In an important case law, the US secret services were unable to eavesdrop on calls in the messenger

    American law enforcement agencies and intelligence agencies have long intercepted voice calls on ordinary telephone lines. But with online messengers there are problems, because they do not fall under the usual law on wiretapping. Since most of the IM services belong to American companies, they are forced to comply with the requirements of US law, and if the requirement of the special services or the lower court does not comply with the laws, the issue is considered in court.

    As Reuters is now known, an important precedent occurred in August of this year, when at a closed court hearing members of a joint federal and state operational group tried to sue Facebook. The text chat rooms of members of the MS-13 criminal gang in Messenger successfully intercepted, but at least three voice conversations were not given to the operatives. Previously, the company refused to comply with a court ruling on wiretapping of telephone conversations, and now there was a trial in this connection. The court took the side of Facebook.

    This decision is an important precedent, writes Reuters, because it shows the attempts of the US special services to crack the encryption of instant messengers or to get developers to help in tapping, as in this case.

    A closed hearing was held in the US District Court in Fresno, California. Sources did not provide the wording and arguments of the court. A few weeks later, 16 suspected gang members were tried there. Most of them were arrested by August 30, and on September 13 an indictment was issued.

    MS-13, also known as Mara Salvatrucha, is an international criminal gang that originated in Los Angeles in the 1980s. Gang activities later spread to many parts of the United States, Canada, Mexico and Central America.

    The government’s own request for wiretapping conversations via instant messengers alarmed technology managers, privacy advocates and many users. Officials in the United States and other countries were said to be stepping up attempts to ban or restrict strong encryption and enhance listening.

    In the criminal process, an FBI agent affidavit, Ryan Jetter, was published . It states that during arrests, law enforcement agencies could not track any calls through Messenger.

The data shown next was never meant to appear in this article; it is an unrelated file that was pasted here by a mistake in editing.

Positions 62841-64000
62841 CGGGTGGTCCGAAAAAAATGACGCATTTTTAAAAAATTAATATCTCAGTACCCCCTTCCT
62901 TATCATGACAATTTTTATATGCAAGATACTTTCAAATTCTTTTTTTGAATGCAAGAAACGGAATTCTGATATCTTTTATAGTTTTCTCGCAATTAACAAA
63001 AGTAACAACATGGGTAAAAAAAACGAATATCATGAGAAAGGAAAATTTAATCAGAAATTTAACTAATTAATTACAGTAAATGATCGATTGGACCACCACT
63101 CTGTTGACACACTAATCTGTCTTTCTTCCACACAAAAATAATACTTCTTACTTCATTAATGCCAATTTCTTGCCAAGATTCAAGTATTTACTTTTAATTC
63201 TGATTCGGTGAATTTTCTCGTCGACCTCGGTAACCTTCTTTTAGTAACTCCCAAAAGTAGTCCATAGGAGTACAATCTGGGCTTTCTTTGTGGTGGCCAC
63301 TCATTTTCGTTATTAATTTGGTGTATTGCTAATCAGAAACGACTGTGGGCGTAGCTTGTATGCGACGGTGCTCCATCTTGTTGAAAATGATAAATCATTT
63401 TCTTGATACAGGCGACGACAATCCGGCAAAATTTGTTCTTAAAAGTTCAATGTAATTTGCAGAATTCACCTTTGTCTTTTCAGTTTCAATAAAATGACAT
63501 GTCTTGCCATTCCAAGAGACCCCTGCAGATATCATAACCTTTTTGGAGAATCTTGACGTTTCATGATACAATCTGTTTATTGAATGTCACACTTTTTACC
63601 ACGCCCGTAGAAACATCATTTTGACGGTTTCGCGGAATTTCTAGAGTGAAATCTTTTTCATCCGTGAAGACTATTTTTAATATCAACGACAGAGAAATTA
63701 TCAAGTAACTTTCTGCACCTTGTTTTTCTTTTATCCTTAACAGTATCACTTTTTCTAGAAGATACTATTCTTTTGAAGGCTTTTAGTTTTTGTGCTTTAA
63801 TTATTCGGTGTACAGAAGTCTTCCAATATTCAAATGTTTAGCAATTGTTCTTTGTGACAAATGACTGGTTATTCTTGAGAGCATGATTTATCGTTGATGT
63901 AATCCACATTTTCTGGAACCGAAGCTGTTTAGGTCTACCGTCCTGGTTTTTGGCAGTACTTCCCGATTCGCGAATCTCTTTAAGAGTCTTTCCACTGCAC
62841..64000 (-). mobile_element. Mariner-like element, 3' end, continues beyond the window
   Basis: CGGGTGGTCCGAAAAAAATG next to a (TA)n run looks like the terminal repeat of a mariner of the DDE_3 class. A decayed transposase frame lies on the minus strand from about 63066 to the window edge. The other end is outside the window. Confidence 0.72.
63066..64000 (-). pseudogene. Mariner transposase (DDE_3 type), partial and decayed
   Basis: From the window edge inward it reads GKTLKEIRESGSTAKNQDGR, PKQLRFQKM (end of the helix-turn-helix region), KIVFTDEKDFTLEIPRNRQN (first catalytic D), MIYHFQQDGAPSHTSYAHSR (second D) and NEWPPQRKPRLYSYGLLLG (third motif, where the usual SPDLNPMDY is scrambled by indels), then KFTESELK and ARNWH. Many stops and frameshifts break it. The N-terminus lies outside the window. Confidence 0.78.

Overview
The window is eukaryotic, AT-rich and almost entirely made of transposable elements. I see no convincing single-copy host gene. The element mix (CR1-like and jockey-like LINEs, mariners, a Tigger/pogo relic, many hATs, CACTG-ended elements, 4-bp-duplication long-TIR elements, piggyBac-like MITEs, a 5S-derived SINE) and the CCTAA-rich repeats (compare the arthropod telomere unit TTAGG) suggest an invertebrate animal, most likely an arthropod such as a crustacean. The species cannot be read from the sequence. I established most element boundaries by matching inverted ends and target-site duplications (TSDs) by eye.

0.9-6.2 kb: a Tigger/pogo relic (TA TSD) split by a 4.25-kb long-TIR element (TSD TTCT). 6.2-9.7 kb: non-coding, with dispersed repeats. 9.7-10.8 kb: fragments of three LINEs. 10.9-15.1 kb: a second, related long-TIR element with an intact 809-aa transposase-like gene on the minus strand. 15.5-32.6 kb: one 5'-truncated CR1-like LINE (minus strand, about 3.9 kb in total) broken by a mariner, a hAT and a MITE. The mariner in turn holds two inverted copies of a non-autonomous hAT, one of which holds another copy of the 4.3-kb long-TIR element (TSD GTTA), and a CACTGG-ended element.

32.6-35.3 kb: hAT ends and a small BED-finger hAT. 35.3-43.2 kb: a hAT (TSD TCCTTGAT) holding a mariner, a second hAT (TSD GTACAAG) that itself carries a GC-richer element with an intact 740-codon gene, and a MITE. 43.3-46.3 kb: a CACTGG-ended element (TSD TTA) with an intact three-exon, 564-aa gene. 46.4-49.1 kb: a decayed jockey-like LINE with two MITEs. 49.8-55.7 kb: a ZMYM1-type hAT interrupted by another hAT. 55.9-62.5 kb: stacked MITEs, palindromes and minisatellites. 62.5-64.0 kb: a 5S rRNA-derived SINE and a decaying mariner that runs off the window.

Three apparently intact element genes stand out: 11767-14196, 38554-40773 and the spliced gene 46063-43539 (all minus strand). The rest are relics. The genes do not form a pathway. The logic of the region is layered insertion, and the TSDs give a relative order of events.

Telecommunications companies are required to provide police access to telephone traffic in accordance with federal law, but many applications that rely solely on Internet infrastructure are exempt from this responsibility. Facebook argued that Messenger is also such an exception - and the court heeded these arguments.

    According to court documents, the security services intercepted all normal phone calls and text messages between gang members. But the FBI mentions three Messenger calls that the investigators could not listen to. An affidavit dated August 30 quotes the agent as given under oath: “There is currently no practical method by which law enforcement agencies can monitor” calls to Messenger (a specific quote from the document ).

    Unlike WhatsApp, regular voice calls through Facebook Messenger are not encrypted, and Facebook has the ability to relatively easily give special services access to them. Nevertheless, the company made a statement that it should not change its software or hack the user for the sake of it. She can not order it. Approximately such an argument led Apple, when she was ordered to crack the terrorist's iPhone in 2016 , and actually create a backdoor to crack any "iPhones". That is, the authorities used the case of a terrorist to strengthen their ability to spy on other users. This technique is often used when the increase in repression is due to the fight against terrorism. This time it did not work out.

    The forums say that the US government should buy targeted ads from Facebook, and then Facebook will let them listen to anything. But this, of course, is a joke.

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